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I know I might be nit picking, but these cars wouldn't pass muster at a judged BCA show. For these prices, they should be more correct than they are. With regard to the red one, aside from the obvious wrong interior fabric, the wire wheel covers should have the "R" emblem instead of the Buick Tri-Shield, the resonators are missing from the exhaust system, the cowl vents should be body color, and headlights should be T3's. These are all easily rectified but it will cost money. Nice enough cars and I hope they get their price.

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I know I might be nit picking, but these cars wouldn't pass muster at a judged BCA show. For these prices, they should be more correct than they are. With regard to the red one, aside from the obvious wrong interior fabric, the wire wheel covers should have the "R" emblem instead of the Buick Tri-Shield, the resonators are missing from the exhaust system, the cowl vents should be body color, and headlights should be T3's. These are all easily rectified but it will cost money. Nice enough cars and I hope they get their price.

Good points Pat but it might just sneak in for a win at an AACA event with those wheels and lack of resonators:

http://www.ultramotors.net/vehicle-details/1964-buick-riviera-coupe-d1bbd157f2a2a548ac17f1edf129faae

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Ok, i'm going to have to have to chime in just so the other side gets a voice in this. The numbers matching crowd seems to have plenty of say, but i think you guys are off base a bit. I think anyone who has even done a frame on restoration knows how much time it would take to get these cars whipped into shape. It is pretty obvious some time has been spent on both of them. The matching numbers crowd is the reason we don't see more of them around and perhaps a contributing factor as to why the value is depressed.

I could see beating the car down over shoddy body work, sub-par interior, or something nutty like having small-block ford powering it, but that isn't the case. You guys are picking at them because the door panels don't match the original scheme and other minor cosmetic choices they made? Seems petty to me. Sure, if my object was to win a car show where bean counters were telling me how nice it was i guess you guys would win, but i think you are missing the true point. The car was brought back to like new condition and can be driven. Someone should be driving it and enjoying it and it isn't being scrapped. In a world where we don't have many of these left i applaud the fact they are being taken on as projects by anyone, factory correct or modified. I actually also see the value in having people who treat them like museum pieces to keep history intact, but to me seeing them driving around on the street is what is exciting. Just because a shop throws their theme at something and changes a few things around doesn't automatically lower the value to me, and obviously some others.

We seem to be the worst about picking on things due to originality. You don't see that as much in other hobbies. Take guns for instance. You wouldn't see a colt 1911 A1 with aftermarket grips, sights, and some modifications on the slide/trigger and automatically decide it is worth half of what a stock military issue .45 was worth. Sometimes it is an improvement. I totally expect these cars to come back a little with resto-modders. I think it is a perfect platform. The car itself is beautiful with the lines and look it has. It has room for all kinds of aftermarket upgrades on the engine, transmission, exhaust, brakes, and interior. They can be bought fairly cheap with restoration in mind and yet there are not 1000s of them running around like '69 camaros.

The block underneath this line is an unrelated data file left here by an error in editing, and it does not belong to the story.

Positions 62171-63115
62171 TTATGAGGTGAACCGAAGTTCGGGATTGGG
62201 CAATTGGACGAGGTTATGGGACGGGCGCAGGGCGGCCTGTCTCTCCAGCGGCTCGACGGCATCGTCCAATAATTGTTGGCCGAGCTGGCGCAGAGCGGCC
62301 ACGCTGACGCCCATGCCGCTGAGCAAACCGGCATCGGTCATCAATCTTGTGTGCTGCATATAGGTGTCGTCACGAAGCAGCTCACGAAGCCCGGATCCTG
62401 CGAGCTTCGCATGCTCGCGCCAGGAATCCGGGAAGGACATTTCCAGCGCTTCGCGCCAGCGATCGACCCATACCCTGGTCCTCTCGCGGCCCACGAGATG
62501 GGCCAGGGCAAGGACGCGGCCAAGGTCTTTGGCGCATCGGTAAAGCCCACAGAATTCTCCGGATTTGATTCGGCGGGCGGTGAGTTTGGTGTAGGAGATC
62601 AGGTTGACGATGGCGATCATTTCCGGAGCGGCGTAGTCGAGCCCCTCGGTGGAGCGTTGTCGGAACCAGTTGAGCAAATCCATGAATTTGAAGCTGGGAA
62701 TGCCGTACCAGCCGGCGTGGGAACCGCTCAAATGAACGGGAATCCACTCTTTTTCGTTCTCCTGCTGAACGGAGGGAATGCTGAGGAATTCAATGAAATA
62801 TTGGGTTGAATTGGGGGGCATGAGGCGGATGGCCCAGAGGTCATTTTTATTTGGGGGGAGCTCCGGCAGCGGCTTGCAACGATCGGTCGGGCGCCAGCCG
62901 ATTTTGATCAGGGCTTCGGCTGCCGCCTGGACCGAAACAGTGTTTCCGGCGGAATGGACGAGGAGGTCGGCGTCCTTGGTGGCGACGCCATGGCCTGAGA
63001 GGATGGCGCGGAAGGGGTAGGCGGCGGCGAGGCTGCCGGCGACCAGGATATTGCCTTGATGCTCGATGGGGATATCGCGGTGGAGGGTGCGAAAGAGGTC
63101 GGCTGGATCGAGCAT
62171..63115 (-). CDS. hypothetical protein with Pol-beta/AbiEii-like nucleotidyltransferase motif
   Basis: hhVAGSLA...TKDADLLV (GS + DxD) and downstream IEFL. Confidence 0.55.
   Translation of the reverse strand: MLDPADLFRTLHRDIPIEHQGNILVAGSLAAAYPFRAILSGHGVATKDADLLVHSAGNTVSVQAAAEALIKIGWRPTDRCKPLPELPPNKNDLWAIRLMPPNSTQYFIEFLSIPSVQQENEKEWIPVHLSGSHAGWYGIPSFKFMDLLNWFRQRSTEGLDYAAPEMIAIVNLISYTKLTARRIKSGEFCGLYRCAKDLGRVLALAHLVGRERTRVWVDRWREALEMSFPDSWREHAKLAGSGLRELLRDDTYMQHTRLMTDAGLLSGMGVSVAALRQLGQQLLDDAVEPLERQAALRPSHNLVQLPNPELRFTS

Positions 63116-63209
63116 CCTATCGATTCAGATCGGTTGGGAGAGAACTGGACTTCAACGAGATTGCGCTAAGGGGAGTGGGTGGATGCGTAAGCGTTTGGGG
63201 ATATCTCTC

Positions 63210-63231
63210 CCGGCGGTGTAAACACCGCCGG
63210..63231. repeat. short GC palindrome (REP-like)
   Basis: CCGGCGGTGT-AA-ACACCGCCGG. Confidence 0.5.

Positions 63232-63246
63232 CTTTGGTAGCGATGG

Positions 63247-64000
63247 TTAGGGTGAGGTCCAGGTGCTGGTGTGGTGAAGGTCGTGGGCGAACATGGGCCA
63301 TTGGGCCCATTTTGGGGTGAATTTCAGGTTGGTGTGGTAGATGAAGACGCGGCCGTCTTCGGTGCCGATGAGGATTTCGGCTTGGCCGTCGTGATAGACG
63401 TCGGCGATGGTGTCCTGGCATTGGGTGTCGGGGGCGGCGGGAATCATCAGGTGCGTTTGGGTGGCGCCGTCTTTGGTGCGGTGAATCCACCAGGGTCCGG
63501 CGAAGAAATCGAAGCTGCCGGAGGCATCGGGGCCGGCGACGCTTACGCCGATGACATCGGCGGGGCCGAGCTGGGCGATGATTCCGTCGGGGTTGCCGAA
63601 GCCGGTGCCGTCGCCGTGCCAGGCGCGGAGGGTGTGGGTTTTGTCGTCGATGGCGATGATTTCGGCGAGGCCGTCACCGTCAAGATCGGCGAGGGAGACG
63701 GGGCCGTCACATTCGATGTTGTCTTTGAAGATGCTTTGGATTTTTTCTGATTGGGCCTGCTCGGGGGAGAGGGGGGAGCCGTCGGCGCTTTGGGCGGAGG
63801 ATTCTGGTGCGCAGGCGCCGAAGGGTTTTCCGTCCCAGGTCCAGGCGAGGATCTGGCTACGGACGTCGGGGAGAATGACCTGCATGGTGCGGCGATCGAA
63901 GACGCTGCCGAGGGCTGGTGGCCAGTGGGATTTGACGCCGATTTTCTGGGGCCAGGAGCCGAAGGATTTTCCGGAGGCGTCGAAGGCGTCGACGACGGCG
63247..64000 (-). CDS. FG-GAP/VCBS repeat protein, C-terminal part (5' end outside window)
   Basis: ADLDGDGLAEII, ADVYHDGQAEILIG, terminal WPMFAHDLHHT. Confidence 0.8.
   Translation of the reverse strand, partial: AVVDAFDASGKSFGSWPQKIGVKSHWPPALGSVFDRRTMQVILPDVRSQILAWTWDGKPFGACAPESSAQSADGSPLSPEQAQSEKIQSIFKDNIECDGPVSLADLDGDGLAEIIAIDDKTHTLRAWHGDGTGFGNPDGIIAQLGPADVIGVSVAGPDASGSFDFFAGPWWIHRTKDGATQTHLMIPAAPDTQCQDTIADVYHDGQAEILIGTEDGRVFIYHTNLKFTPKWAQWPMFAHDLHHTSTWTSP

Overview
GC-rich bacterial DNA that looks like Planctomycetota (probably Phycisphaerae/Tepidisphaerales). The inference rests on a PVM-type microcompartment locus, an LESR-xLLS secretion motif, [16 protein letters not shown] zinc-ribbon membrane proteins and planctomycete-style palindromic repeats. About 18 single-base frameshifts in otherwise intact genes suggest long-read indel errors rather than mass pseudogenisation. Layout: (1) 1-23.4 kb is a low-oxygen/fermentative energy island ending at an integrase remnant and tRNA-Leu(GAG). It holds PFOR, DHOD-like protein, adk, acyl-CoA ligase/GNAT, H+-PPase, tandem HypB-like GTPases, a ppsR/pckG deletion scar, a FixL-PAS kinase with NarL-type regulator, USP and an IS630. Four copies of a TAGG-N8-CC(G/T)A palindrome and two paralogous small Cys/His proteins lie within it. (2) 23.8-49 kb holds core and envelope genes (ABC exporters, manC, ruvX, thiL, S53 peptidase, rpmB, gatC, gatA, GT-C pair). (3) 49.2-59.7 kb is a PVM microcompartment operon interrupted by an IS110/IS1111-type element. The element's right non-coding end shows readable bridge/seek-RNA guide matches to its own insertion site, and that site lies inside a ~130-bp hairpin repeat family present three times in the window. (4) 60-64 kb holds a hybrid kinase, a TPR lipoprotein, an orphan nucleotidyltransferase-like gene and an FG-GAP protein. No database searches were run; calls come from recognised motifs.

Sorry guys, these cars might not win a bca show, but i would love to see them at rod and custom show. Again, i realize resto-mod is only one segment of the hobby population, but give the guys some credit for having a couple of Rivieras in good running shape if they are that and maybe realize the museum crowd is also just a part of the car scene. Hell, maybe if they come up in value we will start getting more parts made for these things. That would be a winner for everyone in my opinion.

-Jeff

Edited by devildog93 (see edit history)

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I could not agree more with you devildog93!

Cars are made to be driven and that's what I do. I like my Riviera as it is and I try to keep it as original as is possible to me.

IMHO there are people who like to drive and people who want to work on there car and will do anything to keep it original. Both cars are beautiful and the owners have my fully respect. Get it on the road and enjoy!

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OK Riviera People: I only have "some" control over how I enjoy my cars. How others enjoy their cars? What does it matter? I hope they enjoy them the many ways they enjoy them.

I have always said that matching numbers (with a tiny exception here and there) is meaningless mythology. Unfortunately people started to hear about it when one is selling and now it's wicked into the total picture.. The Corvette people started with that mythology in the late 70's and for me, it sucked the fun right smack out. Another unfortunate thing is that the reality of matching number mythology has crept into the equation of value and as much as I personally could care less, even a guy like me must understand the part it plays in some car's values.

Except for a handful of Frankenstein 63 Rivs or a hi-buck 65 GS I see no value difference of any First-Gen Riv with or without it's original engine. This may contradict my last statement but I will say this. In my ego-inflated opinion I believe that cars restored to more stock condition (Engine notwithstanding) seem to be much better as a whole. Mitch

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I notice in one picture there's a Mecum Auction tag on the rear. Wonder where the bidding stopped?

Ed